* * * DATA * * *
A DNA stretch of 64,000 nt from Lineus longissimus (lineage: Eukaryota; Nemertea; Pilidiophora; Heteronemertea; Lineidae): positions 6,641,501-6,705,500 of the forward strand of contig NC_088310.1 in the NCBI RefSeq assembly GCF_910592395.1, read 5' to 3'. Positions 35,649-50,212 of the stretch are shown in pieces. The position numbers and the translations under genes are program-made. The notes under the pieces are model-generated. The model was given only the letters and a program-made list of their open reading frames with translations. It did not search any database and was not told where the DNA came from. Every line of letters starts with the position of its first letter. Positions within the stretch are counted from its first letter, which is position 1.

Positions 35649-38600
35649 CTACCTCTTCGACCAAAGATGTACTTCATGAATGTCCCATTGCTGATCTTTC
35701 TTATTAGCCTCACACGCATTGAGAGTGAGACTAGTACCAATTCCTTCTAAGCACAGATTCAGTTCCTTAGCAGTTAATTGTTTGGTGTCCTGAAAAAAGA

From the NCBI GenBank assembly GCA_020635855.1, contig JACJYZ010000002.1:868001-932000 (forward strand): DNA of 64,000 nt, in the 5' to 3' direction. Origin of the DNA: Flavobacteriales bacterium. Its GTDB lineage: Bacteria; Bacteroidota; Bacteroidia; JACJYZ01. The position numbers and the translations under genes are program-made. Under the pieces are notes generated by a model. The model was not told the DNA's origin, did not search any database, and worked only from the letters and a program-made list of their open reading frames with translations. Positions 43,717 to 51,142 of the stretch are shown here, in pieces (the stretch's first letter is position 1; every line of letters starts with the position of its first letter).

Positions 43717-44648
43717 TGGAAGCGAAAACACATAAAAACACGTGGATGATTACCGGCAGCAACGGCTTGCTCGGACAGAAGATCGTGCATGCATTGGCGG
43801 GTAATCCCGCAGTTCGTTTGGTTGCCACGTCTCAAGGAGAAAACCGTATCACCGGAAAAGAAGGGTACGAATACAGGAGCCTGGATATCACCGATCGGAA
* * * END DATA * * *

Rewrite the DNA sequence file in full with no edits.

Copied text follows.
A DNA stretch of 64,000 nt from Lineus longissimus (lineage: Eukaryota; Nemertea; Pilidiophora; Heteronemertea; Lineidae): positions 6,641,501-6,705,500 of the forward strand of contig NC_088310.1 in the NCBI RefSeq assembly GCF_910592395.1, read 5' to 3'. Positions 35,649-50,212 of the stretch are shown in pieces. The position numbers and the translations under genes are program-made. The notes under the pieces are model-generated. The model was given only the letters and a program-made list of their open reading frames with translations. It did not search any database and was not told where the DNA came from. Every line of letters starts with the position of its first letter. Positions within the stretch are counted from its first letter, which is position 1.

Positions 35649-38600
35649 CTACCTCTTCGACCAAAGATGTACTTCATGAATGTCCCATTGCTGATCTTTC
35701 TTATTAGCCTCACACGCATTGAGAGTGAGACTAGTACCAATTCCTTCTAAGCACAGATTCAGTTCCTTAGCAGTTAATTGTTTGGTGTCCTGAAAAAAGA

From the NCBI GenBank assembly GCA_020635855.1, contig JACJYZ010000002.1:868001-932000 (forward strand): DNA of 64,000 nt, in the 5' to 3' direction. Origin of the DNA: Flavobacteriales bacterium. Its GTDB lineage: Bacteria; Bacteroidota; Bacteroidia; JACJYZ01. The position numbers and the translations under genes are program-made. Under the pieces are notes generated by a model. The model was not told the DNA's origin, did not search any database, and worked only from the letters and a program-made list of their open reading frames with translations. Positions 43,717 to 51,142 of the stretch are shown here, in pieces (the stretch's first letter is position 1; every line of letters starts with the position of its first letter).

Positions 43717-44648
43717 TGGAAGCGAAAACACATAAAAACACGTGGATGATTACCGGCAGCAACGGCTTGCTCGGACAGAAGATCGTGCATGCATTGGCGG
43801 GTAATCCCGCAGTTCGTTTGGTTGCCACGTCTCAAGGAGAAAACCGTATCACCGGAAAAGAAGGGTACGAATACAGGAGCCTGGATATCACCGATCGGAA